The column below reflects the views of the author, and these opinions are neither endorsed nor supported by

“Among the many ways in which Trump stands out in the lineup of modern American presidents is his aversion to using his bully pulpit to unify (our) diverse nation…. Rather, he stokes cultural divisions and cultivates tribalism under his slogan, ‘Make America Great Again’ ”(Washington Post). He tweets venom against immigrants, legal or not. Racism becomes a lightning rod for cultural and economic anxieties and fears. Trump even uses children as a political bargaining chip, separating families at the border. Why?

Trump never expanded his base. To counter Democratic enthusiasm and turnout, Trump bets that his manipulation of immigration issues revs up his supporters. And, Wisconsin GOP Governor Scott Walker, supposedly “unintimidated”, is unwilling to stand up to Trump. Walker’s ever evolving stances on immigration, hitched to his presidential fantasies, left him “mum” (Milwaukee Journal Sentinel). However, many Wisconsinites and other Americans found their voices over the weekend in protests against detaining children.

No, Trump and Walker are not making our nation great again. The U.S. was already great before them. However, Trump has declared a trade war (tariffs) against Canada and Mexico, Wisconsin’s top markets for state exports. And, as if that was not enough, Trump has done the same to the European Union and China. Trump said: “trade wars are good and easy to win”. But there’s no real strategy, just chaos and confusion. Moreover, our trading partners are retaliating and raising tariffs which will hurt Wisconsin: cheese, cranberries, ginseng, Harley-Davidson, lawn mowers, toilet paper and more. Walker raised a muffled protest, while Wisconsin businesses and manufacturers howled.

Harley-Davidson said it would shift production of some motorcycles sold to Europe, to outside of the U.S., avoiding European retaliatory tariffs. Trump threatened Harley-Davidson, while Walker hoped that the Foxconn groundbreaking would change the narrative. However, reality intruded. Although Trump called the Foxconn factory the “eighth wonder of the world”, while Walker talked about “Wisconn Valley”, there was big trouble. The Milwaukee Journal Sentinel headline said: “Foxconn scales back plans for its first factory in Mount Pleasant”. What other shoes will drop? Trump and Walker are grifters.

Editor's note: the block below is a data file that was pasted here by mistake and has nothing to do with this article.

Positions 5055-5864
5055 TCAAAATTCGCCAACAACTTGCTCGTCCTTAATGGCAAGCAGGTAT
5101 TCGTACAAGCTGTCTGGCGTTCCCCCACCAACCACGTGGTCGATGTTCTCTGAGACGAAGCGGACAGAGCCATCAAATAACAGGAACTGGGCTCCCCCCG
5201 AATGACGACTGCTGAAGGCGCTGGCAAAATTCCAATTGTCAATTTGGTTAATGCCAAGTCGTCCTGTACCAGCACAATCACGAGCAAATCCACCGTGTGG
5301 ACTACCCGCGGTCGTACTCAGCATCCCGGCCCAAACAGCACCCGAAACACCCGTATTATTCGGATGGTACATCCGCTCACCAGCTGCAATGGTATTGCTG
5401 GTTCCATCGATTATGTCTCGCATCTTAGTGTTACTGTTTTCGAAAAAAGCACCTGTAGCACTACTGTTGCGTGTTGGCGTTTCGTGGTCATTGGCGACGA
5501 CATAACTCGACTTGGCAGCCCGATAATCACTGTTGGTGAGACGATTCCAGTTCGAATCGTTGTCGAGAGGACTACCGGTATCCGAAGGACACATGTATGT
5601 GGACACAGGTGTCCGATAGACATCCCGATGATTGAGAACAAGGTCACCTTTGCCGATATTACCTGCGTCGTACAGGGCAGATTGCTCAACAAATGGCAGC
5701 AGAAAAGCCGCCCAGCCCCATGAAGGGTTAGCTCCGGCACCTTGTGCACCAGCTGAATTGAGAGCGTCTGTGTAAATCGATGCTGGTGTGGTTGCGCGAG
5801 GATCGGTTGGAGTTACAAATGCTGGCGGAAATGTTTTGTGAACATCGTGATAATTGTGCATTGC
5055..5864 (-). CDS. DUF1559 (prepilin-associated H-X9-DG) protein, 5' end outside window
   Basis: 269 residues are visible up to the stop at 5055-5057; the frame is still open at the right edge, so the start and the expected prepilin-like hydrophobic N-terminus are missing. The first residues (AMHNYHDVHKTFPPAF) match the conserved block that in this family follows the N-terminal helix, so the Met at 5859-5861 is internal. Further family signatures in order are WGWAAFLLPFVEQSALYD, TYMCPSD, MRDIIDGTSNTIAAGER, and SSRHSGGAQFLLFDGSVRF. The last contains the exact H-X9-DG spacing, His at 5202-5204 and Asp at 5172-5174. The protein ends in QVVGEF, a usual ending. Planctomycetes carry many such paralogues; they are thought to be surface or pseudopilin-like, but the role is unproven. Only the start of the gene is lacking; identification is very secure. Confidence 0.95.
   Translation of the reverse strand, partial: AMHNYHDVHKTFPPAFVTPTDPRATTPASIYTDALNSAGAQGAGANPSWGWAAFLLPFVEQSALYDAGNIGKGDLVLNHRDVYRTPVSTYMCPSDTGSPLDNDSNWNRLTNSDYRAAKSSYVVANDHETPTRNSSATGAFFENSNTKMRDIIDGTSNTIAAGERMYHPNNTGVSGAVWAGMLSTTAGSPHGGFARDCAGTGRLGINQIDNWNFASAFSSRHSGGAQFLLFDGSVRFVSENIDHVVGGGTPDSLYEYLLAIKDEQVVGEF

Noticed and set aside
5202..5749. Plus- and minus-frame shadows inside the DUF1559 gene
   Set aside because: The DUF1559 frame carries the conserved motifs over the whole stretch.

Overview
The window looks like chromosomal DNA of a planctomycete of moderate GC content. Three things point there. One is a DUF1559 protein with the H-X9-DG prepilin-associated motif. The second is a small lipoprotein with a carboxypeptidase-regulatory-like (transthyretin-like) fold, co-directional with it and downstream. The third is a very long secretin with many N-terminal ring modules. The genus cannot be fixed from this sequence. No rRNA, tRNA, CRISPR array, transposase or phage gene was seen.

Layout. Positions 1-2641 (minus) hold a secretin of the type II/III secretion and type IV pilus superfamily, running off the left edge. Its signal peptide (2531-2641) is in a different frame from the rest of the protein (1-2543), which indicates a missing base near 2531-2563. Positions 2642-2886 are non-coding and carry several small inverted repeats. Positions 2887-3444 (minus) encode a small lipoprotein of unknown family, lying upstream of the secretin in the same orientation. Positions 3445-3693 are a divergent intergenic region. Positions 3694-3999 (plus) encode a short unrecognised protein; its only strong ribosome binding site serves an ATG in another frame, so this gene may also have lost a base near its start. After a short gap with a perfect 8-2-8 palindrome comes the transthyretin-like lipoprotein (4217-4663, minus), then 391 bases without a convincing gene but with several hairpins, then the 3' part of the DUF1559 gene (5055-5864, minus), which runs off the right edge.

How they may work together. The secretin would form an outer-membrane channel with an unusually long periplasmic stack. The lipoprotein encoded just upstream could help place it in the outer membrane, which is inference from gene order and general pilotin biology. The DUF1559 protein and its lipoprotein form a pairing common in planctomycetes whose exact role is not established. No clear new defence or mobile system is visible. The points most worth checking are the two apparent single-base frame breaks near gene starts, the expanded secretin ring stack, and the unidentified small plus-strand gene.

“Trump’s angry insistence that Harley’s products should be made in the United States is at odds with his own record as a businessman. His branded products – clothing, vodka, home goods and hotel amenities – were manufactured in at least 12 countries outside the United States, including China, Mexico and Indonesia …” (Washington Post). Worse, Walker’s spending binge on Foxconn will blow a hole in Wisconsin’s future. Over $4 billion of state aid (much of it in direct cash payments) and other state-local spending will haunt Wisconsin. How will education and roads be funded after the Foxconn giveaways?

Former Delaware Democratic Governor Jack Markell has proposed one way to stop states from racing to the bottom: “Congress should institute a federal tax of 100 percent on every dollar a business receives in state or local incentives that are directed specifically to that company.” All Wisconsin members of Congress should support this fiscally prudent and fair proposal.

— Kaplan wrote a guest column from Washington, D.C. for the Wisconsin State Journal from 1995 – 2009.

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